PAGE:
Trevor Phillips’ eldest daughter dies after long battle with anorexia

Rory Sullivan
·2-min read
Trevor Phillips is pictured with his daughter Sushila.  (Nigel Howard/Evening Standard/Shutterstock)
Trevor Phillips is pictured with his daughter Sushila. (Nigel Howard/Evening Standard/Shutterstock)

The eldest daughter of former broadcaster and politician Trevor Phillips has died after a decades-long battle with anorexia.

Sushila Phillips, 36, passed away “peacefully” in her mother’s arms on Sunday morning, her younger sister Holiday said in a Facebook post.

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Paying tribute to her sister, Holiday wrote: “She was one of the wisest, kindest, strongest and funniest people I knew. 

“Eternally compassionate in the face of unspeakable suffering, grateful for the small things every day - the sun on her face and a smile from a stranger, she had the most wicked sense of humour, and she was committed to fighting for justice for people suffering with mental illness.”

Her sister added that her sibling was “the most beautiful soul I ever knew” and was “a best friend and an inspiration”.

Last month, Mr Phillips wrote about his daughter’s 22-year struggle with anorexia in an article for The Timeson the Duke and Duchess of Sussex’s interview with Oprah Winfrey.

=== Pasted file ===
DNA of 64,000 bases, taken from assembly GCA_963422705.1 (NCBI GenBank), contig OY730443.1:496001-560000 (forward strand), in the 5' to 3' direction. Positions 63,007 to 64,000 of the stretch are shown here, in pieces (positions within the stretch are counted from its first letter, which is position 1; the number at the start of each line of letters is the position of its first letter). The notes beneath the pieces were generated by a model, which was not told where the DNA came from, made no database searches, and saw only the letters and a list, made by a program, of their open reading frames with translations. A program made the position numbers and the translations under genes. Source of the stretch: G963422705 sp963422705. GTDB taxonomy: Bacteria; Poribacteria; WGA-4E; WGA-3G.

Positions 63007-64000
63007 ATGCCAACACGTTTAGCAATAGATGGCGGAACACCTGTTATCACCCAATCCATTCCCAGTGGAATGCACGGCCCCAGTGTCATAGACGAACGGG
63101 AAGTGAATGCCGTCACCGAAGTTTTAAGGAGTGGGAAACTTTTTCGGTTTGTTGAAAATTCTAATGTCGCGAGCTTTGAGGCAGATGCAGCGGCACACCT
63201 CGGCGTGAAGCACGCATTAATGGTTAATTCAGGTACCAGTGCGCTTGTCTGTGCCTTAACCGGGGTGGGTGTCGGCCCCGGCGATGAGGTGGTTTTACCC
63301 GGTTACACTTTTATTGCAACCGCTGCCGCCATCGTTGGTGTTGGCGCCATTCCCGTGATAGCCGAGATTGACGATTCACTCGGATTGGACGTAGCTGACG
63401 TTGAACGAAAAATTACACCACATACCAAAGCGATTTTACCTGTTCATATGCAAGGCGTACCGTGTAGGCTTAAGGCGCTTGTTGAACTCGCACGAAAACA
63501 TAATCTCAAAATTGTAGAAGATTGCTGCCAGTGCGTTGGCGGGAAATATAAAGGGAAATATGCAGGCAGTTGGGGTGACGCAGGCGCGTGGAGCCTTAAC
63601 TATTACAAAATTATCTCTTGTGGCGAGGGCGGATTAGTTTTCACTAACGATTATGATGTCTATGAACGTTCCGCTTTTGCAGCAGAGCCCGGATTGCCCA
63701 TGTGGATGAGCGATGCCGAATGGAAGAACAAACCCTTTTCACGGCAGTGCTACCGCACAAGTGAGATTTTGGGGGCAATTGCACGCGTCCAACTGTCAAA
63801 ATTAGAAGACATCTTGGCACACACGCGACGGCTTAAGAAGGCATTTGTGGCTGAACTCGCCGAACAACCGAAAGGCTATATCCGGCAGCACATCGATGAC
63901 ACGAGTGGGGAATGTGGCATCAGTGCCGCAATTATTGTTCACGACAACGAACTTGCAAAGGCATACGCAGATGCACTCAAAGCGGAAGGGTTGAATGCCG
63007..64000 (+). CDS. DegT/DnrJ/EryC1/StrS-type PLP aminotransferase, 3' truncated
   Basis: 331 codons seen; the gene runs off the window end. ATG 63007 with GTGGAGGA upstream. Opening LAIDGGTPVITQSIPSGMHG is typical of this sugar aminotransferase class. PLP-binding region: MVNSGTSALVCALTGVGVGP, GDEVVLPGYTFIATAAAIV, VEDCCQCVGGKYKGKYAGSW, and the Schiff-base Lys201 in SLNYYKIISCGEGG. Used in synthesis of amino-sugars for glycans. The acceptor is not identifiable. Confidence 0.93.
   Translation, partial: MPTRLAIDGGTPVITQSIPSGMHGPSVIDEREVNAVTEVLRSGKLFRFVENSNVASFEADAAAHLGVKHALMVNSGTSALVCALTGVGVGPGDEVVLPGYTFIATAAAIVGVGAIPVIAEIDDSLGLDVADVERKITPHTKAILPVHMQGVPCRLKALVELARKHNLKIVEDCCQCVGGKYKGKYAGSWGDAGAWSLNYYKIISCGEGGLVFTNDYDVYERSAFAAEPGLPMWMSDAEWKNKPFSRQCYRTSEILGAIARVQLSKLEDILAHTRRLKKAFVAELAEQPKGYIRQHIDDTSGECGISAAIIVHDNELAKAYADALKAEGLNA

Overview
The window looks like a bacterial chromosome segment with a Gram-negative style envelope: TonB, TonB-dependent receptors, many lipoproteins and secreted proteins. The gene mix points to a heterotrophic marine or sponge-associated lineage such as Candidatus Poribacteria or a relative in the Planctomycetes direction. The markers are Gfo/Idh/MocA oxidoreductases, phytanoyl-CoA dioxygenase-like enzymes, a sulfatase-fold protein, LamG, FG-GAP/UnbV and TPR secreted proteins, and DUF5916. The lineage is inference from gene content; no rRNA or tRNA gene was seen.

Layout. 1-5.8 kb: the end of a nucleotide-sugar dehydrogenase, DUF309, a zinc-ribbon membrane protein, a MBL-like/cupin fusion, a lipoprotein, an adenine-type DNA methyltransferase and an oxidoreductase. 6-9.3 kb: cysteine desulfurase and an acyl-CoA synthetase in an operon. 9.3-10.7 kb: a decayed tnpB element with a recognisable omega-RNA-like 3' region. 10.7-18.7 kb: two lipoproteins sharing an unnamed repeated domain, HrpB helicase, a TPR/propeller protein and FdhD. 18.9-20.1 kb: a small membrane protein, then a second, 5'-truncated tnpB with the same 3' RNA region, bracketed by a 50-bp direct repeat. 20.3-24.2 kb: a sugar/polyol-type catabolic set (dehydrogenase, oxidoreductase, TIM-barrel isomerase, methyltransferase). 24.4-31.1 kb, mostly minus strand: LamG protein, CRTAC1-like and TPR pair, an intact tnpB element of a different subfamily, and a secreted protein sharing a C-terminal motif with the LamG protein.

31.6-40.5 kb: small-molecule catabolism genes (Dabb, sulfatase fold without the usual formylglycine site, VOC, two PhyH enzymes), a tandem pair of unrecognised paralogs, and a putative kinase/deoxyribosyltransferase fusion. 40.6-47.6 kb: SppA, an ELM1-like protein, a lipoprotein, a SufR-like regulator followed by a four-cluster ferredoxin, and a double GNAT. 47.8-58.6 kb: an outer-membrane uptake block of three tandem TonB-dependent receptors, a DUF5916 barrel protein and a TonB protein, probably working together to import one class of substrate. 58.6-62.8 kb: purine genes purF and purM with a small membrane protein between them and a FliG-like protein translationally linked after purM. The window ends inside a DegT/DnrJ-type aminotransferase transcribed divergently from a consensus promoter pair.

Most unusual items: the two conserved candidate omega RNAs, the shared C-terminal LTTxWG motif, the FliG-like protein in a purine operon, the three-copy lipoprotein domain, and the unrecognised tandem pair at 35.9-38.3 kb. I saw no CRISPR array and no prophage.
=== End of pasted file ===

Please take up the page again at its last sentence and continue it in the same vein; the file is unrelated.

The journalist said he did not take Meghan Markle’s words on her mental health “lightly”, describing his own family’s experiences of “watching helplessly” as Sushila fought a severe eating disorder. 

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Hours before he wrote the piece, his eldest daughter had gone to a specialist medical unit “to which she admits herself periodically when the daily struggle against her demons proves just too exhausting”.

“I understand what it is to hear that she may not live long enough to go to university. I have met the girls with whom she shared the hellish wards reserved for the most distressed, and learnt not to look away when she tells me that I’ll never see one of them again because she has taken her own life,” he wrote. 

For information and support around eating disorders, visit beateatingdisorders.org.uk or call 0808 801 0677

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